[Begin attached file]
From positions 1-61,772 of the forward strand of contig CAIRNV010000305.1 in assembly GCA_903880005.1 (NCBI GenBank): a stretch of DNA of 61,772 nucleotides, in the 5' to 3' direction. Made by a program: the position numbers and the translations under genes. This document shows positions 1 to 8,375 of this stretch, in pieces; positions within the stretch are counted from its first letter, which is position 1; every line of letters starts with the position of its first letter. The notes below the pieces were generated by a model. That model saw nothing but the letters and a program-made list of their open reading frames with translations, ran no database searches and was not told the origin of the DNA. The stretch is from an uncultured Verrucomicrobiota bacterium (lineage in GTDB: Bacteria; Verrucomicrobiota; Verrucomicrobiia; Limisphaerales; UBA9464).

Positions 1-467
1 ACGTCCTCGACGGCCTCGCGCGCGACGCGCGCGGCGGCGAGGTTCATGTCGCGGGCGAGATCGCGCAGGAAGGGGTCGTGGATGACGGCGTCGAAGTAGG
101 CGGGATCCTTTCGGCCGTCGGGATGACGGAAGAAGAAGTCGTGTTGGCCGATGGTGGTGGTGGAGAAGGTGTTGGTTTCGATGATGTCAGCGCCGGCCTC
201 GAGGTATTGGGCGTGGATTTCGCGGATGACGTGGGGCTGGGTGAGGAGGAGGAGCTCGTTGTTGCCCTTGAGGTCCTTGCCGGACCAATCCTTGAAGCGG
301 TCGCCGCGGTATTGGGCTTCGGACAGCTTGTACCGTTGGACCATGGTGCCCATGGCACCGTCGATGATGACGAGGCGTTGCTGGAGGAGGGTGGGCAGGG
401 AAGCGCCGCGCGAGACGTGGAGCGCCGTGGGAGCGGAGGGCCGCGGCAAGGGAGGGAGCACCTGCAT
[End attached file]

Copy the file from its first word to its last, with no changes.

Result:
From positions 1-61,772 of the forward strand of contig CAIRNV010000305.1 in assembly GCA_903880005.1 (NCBI GenBank): a stretch of DNA of 61,772 nucleotides, in the 5' to 3' direction. Made by a program: the position numbers and the translations under genes. This document shows positions 1 to 8,375 of this stretch, in pieces; positions within the stretch are counted from its first letter, which is position 1; every line of letters starts with the position of its first letter. The notes below the pieces were generated by a model. That model saw nothing but the letters and a program-made list of their open reading frames with translations, ran no database searches and was not told the origin of the DNA. The stretch is from an uncultured Verrucomicrobiota bacterium (lineage in GTDB: Bacteria; Verrucomicrobiota; Verrucomicrobiia; Limisphaerales; UBA9464).

Positions 1-467
1 ACGTCCTCGACGGCCTCGCGCGCGACGCGCGCGGCGGCGAGGTTCATGTCGCGGGCGAGATCGCGCAGGAAGGGGTCGTGGATGACGGCGTCGAAGTAGG
101 CGGGATCCTTTCGGCCGTCGGGATGACGGAAGAAGAAGTCGTGTTGGCCGATGGTGGTGGTGGAGAAGGTGTTGGTTTCGATGATGTCAGCGCCGGCCTC
201 GAGGTATTGGGCGTGGATTTCGCGGATGACGTGGGGCTGGGTGAGGAGGAGGAGCTCGTTGTTGCCCTTGAGGTCCTTGCCGGACCAATCCTTGAAGCGG
301 TCGCCGCGGTATTGGGCTTCGGACAGCTTGTACCGTTGGACCATGGTGCCCATGGCACCGTCGATGATGACGAGGCGTTGCTGGAGGAGGGTGGGCAGGG
401 AAGCGCCGCGCGAGACGTGGAGCGCCGTGGGAGCGGAGGGCCGCGGCAAGGGAGGGAGCACCTGCAT